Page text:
Is the APS MCC course yet another cost or worth the extra training?
APS MCC is another acronym for aviation and it stands for Airline Pilot Standards Multi Crew Cooperation training course. It’s a UK CAA and EASA-recognised course and is aimed to take a freshly graduated ATPL or CPL/MEIR holder and get them ready to take a type rating course for a modern jet such as an Airbus A320 or Boeing 737.
The APS MCC course came about because airlines such as Ryanair, the biggest single recruiter of modular-trained pilots, found that some graduate pilots taking a type rating were struggling in the sim.
Think of APS MCC as an ‘enhanced’ MCC course. It teaches the obvious – crew working together – but also jet handling in a sophisticated flight simulator set up as either an A320 or B737. Of course, there’s a cost – to the student – so why spend the extra when you’ve already handed over a large wedge?
Seager publishing spoke to two members of the Wings Alliance who had completed their APS MCC courses.
Sam Mear said, “I chose to attend the APS MCC over the normal route as I wanted to be as prepared as possible for my airline interviews and first type rating.
“I had heard previously that new pilots having completed an APS MCC had a significant advantage over others in the selection process because of the better quality of training and more in-depth theory focusing on how an airline operates and how I, as a new pilot, would fit into the company.”
Joe Belton had a slightly different take. “I worked for 12 years as an avionics technician in the Royal Air Force. During my career I have flown on military helicopters many times, providing engineering assistance when landing away from main operating bases.
“Having the ability to sit in the jump seat and closely monitor the aircrew during flight, it became very apparent to me that the ability to work coherently in the cockpit was essential to achieving the workload present in multi-crew environments.
“With my primary goal of operating in a multi-crew environment after passing my CPL/MEIR, I decided the more exposure to this style of flying I could receive the better. So, for me, it always made sense to carry out the APS-MCC.”
So what does the APS MCC course comprise?
“The course began with four days in the classroom,” said Joe. “The class consisted of just myself and one other student (Sam), being taught by one or two instructors.
“This first phase of the course involved presentations and discussions about operating in multi-crew environment, as well as introducing the techniques required to problem solve in the cockpit.
“We had 24-hour access to the school during this period and spent three hours before and after each session in the cardboard cut-out of the B737 Max cockpit, practicing the flows and checklists that were required for the simulator.
“After a day off, we commenced phase two of the course which consisted of 10 days and 40 hours in the simulator,” continued Joe. “The simulator itself was brand new and provided a real-life feel throughout each detail.
“The simulator phase was split into two separate segments. The first week’s aim was to develop the skills required to successfully operate the aircraft from start-up, flying a sector, making an approach and taxying to stand, without intervention from instructor.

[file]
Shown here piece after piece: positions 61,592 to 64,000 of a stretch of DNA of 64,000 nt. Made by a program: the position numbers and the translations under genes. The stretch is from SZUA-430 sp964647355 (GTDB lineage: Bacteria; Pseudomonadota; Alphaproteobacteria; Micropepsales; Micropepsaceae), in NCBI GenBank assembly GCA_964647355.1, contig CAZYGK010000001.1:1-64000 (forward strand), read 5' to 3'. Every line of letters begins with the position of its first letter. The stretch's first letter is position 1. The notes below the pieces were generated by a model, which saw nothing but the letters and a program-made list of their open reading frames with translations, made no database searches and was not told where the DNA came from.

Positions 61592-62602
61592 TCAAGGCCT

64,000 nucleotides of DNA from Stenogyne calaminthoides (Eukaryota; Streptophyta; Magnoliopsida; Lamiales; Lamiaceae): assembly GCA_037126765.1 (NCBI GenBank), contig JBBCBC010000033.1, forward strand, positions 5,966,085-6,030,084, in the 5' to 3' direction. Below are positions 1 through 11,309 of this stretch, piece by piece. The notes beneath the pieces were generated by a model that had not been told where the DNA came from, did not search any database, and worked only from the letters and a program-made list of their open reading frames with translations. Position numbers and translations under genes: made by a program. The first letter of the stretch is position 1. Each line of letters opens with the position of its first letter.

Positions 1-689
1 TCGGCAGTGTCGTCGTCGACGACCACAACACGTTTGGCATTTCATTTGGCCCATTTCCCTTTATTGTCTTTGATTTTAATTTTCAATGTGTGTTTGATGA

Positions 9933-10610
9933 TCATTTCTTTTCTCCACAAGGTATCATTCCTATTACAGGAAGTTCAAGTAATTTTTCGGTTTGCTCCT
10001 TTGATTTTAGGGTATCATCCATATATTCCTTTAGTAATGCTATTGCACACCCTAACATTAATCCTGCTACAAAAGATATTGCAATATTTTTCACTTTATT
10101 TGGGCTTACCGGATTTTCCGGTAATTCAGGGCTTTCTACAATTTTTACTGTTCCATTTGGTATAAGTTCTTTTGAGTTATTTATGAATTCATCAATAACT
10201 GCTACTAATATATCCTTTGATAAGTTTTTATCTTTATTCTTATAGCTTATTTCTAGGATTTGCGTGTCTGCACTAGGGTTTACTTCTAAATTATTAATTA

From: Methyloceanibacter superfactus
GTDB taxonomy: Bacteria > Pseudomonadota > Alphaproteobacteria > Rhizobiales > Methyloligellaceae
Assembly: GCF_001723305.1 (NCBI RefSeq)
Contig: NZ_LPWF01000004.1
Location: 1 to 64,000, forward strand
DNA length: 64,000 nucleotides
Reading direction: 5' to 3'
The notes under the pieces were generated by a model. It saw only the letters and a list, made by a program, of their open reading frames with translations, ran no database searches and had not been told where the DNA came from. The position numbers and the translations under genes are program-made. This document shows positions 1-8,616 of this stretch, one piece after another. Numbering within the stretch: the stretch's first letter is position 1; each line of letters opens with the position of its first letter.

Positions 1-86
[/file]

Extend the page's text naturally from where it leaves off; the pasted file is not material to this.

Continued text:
“After another day off we started the second segment of the simulator phase which consisted of two sectors per day, one as PF (pilot flying) and one as PM (pilot monitoring). Each evening, we used the course books to learn the relevant memory items for the faults that we would experience the following day, such as a rapid decompression.
“As well as aircraft technical issues, we had to deal with disruptive passengers, medical emergencies, and decreasing weather.”
Sam picked up the story: “Phase 3 was the airline-orientated part of the course and taught us a lot about how an airline works and the different teams that come together to create a smooth operating process.
“This was then followed by CV writing, interview preparation, and group exercise practice to refine our skills and knowledge in preparation for our first job assessment.
“The APS MCC run with the Wings Alliance has given me the experience I need to apply for my first job and to walk into the interviews and assessments with confidence,” continued Sam. “After 40 hours MCC training in the 737-8 Max simulator, I feel totally prepared for the simulator assessments and know that the skills I have learnt will be valuable for my first type rating course.”
Joe agreed. “The extra 12 hours of training over the standard MCC has given me an extra 40% exposure to the multi-crew environment and I feel this will be invaluable in my ability to perform well during a simulator assessment.”
So would they advise other modular trained pilots to do the APS MCC course?
Joe: “I have and will continue to recommend the course because I believe that the modular route can be very daunting and you can feel quite alone at times.
Sam: “I would advise anyone undertaking pilot training to consider the APS MCC. Although having to spend a little more, I have definitely benefited from the more in-depth training and the extra hours in the sim, and know that this will show in my assessments and type rating.
“Airlines often look at APS MCC student more favourably knowing that they have completed this extra training as it reduces their training risk.”
Interviewed by Dave Calderwood from Seager Publishing.